Good-Bye, Sheepie

Good-Bye, Sheepie

by Robert Burleigh, Peter Catalanotto

A young boy comes to terms with the death of his beloved sheepdog  See more details below


A young boy comes to terms with the death of his beloved sheepdog

Editorial Reviews

Publishers Weekly
A story about the death of a dog can't be anything but heartrending, and Burleigh (One Giant Leap) looks at grief without blinking. “Owen's best friend was his dog, Sheepie,” he starts, preparing readers for Sheepie's death right away by describing how much the dog has slowed down. But it's still a shock when Owen finds Sheepie lying unmoving under a tree. Despite his father's well-chosen words—“Poor Sheepie. He was hurting. We knew he couldn't live forever”—readers' hearts will sink along with Owen's as the boy watches his father dig a hole. Catalanotto's (Sleepsong) watercolor and gouache paintings watch the action from reassuring angles: from behind Owen as he discovers Sheepie's body, and over Owen's father's shoulder as he tells Owen, “...he'll stay with us, in a way. He'll become part of our happy memories.” Burleigh unspools the story at just the right speed, and Owen's father offers love, support, and a vision of death as not quite a final end. Those who have lost a beloved pet will know how Owen feels, and many may cry with him. Ages 3-7. (Apr.)
The author of Clang! Clang! Beep! Beep! Listen to the City (2009) deals here with a pet's death. Owen and his dog, Sheepie, are best friends, sharing walks, playtime, and a bed. Although he knows Sheepie is slowing down as he ages, Owen is still upset to find the sheepdog unresponsive under an oak tree. Luckily, Dad is nearby to help with a riverside burial and to encourage Owen to remember the good times the two have shared. Catalanotto's gentle watercolor-and-gouache paintings give off a yellow glow suggestive of warm sunshine on an autumn day, and are well suited to Burleigh's quiet text. Although death is never mentioned—nor is afterlife discussed—readers will comprehend Sheepie's demise and accept the sensitively handled depiction of his burial. A thoughtful choice for one-on-one sharing, this should spark discussions about death and funeral customs. Pair with Corrine Demas' Saying Goodbye to Lulu (2004), which addresses grieving as well as death
Children's Literature - Mary Hynes-Berry
This book is a good addition to the stories available to ease the loss of a pet. Owen is a young boy whose best friend is his dog Sheepie. The two play together endlessly. But it becomes apparent the dog is aging. Then one day Owen finds him under a tree, laying very still. Owen's dad is the character who sets the understated but comforting tone in this story about children coping with death. He acknowledges Owen's sense of grief and loss and helps Owen remember the good times with Sheepie. Finally he helps him take care of the logistics of burying the dog with a small ceremony. Catalanotto's warmly colored illustrations set in twilight add to the sense of closure that the book offers. Reviewer: Mary Hynes-Berry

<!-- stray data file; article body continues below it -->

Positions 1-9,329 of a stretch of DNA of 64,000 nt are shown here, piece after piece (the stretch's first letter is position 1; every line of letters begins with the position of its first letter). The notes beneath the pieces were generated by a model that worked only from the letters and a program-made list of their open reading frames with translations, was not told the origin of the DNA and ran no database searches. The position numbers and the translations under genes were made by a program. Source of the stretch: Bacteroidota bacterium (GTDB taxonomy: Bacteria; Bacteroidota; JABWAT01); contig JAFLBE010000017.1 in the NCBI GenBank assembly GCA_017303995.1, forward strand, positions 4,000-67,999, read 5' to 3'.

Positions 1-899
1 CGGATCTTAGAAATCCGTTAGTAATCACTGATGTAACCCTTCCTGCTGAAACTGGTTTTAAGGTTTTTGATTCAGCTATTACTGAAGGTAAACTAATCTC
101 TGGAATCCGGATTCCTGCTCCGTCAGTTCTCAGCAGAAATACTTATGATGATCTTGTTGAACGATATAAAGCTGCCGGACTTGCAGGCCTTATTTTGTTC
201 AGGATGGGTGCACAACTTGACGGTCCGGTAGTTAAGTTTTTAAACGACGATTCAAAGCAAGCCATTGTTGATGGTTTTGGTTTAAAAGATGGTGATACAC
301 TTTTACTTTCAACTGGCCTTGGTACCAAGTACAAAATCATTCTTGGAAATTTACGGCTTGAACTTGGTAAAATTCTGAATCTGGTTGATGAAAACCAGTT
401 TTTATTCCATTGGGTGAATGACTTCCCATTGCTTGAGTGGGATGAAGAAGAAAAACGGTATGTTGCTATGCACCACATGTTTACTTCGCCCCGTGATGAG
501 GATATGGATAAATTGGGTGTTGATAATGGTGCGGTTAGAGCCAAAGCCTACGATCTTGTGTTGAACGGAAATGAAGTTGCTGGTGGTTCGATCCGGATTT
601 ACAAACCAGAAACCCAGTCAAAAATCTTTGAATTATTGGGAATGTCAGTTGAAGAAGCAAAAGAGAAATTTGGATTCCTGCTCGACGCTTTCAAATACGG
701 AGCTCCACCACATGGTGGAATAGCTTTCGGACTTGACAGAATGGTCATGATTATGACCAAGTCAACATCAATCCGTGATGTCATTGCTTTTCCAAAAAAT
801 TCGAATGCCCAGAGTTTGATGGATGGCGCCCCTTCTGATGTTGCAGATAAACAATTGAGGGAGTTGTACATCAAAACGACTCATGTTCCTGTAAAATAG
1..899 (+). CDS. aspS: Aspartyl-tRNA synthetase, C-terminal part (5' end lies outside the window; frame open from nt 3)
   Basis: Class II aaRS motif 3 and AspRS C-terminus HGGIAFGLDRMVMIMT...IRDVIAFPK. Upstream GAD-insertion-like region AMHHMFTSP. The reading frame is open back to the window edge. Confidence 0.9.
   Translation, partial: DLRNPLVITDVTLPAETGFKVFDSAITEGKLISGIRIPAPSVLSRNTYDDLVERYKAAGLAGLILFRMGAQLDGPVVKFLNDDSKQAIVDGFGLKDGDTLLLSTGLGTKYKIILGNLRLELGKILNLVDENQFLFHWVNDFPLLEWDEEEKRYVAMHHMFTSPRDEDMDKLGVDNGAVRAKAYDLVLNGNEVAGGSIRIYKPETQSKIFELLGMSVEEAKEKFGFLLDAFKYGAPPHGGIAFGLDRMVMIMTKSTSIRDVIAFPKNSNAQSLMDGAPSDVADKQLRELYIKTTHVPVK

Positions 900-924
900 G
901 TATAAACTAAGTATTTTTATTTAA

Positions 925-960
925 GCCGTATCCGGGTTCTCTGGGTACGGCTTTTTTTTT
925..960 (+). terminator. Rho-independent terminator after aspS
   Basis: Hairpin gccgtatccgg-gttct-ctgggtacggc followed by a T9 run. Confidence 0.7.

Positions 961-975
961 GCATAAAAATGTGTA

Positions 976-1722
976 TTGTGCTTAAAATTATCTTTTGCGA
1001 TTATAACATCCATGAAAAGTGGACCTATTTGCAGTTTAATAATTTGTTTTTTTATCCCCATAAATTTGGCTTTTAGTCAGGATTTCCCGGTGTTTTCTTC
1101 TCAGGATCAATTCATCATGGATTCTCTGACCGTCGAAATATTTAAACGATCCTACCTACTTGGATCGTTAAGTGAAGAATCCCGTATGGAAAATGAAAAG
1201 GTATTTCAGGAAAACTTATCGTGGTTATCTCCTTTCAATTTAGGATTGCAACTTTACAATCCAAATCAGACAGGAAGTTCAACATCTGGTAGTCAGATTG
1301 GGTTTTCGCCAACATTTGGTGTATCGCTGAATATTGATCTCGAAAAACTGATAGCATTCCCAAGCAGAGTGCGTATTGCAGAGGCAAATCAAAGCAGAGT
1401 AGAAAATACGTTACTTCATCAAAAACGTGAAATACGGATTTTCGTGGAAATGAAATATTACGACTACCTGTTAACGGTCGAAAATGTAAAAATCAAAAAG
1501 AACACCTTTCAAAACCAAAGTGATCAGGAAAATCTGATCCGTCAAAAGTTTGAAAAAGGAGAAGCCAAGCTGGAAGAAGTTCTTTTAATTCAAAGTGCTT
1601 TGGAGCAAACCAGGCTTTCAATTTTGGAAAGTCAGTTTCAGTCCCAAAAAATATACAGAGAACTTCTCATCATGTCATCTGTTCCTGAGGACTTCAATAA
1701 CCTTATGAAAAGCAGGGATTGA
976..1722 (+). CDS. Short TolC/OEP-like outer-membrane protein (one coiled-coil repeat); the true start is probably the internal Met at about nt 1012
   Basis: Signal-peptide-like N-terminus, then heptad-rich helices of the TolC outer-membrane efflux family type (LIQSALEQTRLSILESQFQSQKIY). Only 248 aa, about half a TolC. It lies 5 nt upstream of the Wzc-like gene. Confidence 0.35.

School Library Journal
K-Gr 2—Burleigh tackles a tough subject in this story of a boy whose dog dies of old age. Death comes with no trauma, just a slow decline as Sheepie runs out of energy and stamina. Owen eventually finds him lying motionless under a tree and realizes that he has lost his friend. The tearful child and his father put the animal carefully into a wagon and, with great sorrow, bury him. As they do so, they recall many of the fun times they had with Sheepie. Burleigh fuses the story with the obvious sadness but with the hope that Sheepie will always be part of their lives. Catalanotto's watercolor and gouache illustrations provide the soft edges that keep this story poignant yet real. Losing a pet is, in some ways, a rehearsal for other losses, and this book may well help children cope when such things occur. Team it with Judith Viorst's The Tenth Good Thing About Barney (S & S, 1971) for helping children begin to understand the realities of death.—Joan Kindig, James Madison University, Harrisonburg, VA
Kirkus Reviews
The death of a boy's beloved sheepdog is the topic of Burleigh's latest. Sheepie is Owen's best friend, but he is getting older and cannot run and play like he used to. Then one day Owen finds Sheepie under the oak tree. Owen's dad tells him, "Poor Sheepie. He was hurting. We knew he couldn't live forever." The two tenderly bury Sheepie, Owen placing a toy truck next to his friend. Owen's dad explains that even though Sheepie can never come back, he will always be part of their happy memories. Catalanotto's watercolor-and-gouache artwork sweetly portrays both the special relationship between the boy and his dog and the care that Owen and his dad take in burying Sheepie. While moving, however, this title lacks the depth of similar efforts. The relationship between Owen and Sheepie is given only two pages to develop-on the third, Sheepie dies. With its focus on the day of the dog's death, this fails to explore the stages of grief or the subject of what happens after death. Touching but ultimately lacking. (Picture book. 4-8)

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Product Details

Amazon Childrens Publishing
Publication date:
Sales rank:
Product dimensions:
8.80(w) x 11.20(h) x 0.40(d)
Age Range:
4 - 5 Years

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